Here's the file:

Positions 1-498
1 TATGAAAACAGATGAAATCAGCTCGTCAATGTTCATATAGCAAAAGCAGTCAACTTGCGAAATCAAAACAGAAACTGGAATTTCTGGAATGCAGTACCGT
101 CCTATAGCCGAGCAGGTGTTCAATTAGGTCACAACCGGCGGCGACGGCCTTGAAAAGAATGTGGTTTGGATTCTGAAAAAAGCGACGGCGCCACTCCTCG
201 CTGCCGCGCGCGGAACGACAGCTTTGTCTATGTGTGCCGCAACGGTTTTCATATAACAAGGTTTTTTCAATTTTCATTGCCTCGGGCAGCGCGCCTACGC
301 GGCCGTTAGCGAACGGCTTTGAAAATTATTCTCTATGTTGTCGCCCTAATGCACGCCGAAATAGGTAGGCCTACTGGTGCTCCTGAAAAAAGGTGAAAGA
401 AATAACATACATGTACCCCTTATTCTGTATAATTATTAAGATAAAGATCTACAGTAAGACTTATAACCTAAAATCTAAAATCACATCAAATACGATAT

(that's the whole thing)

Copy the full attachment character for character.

Positions 1-498
1 TATGAAAACAGATGAAATCAGCTCGTCAATGTTCATATAGCAAAAGCAGTCAACTTGCGAAATCAAAACAGAAACTGGAATTTCTGGAATGCAGTACCGT
101 CCTATAGCCGAGCAGGTGTTCAATTAGGTCACAACCGGCGGCGACGGCCTTGAAAAGAATGTGGTTTGGATTCTGAAAAAAGCGACGGCGCCACTCCTCG
201 CTGCCGCGCGCGGAACGACAGCTTTGTCTATGTGTGCCGCAACGGTTTTCATATAACAAGGTTTTTTCAATTTTCATTGCCTCGGGCAGCGCGCCTACGC
301 GGCCGTTAGCGAACGGCTTTGAAAATTATTCTCTATGTTGTCGCCCTAATGCACGCCGAAATAGGTAGGCCTACTGGTGCTCCTGAAAAAAGGTGAAAGA
401 AATAACATACATGTACCCCTTATTCTGTATAATTATTAAGATAAAGATCTACAGTAAGACTTATAACCTAAAATCTAAAATCACATCAAATACGATAT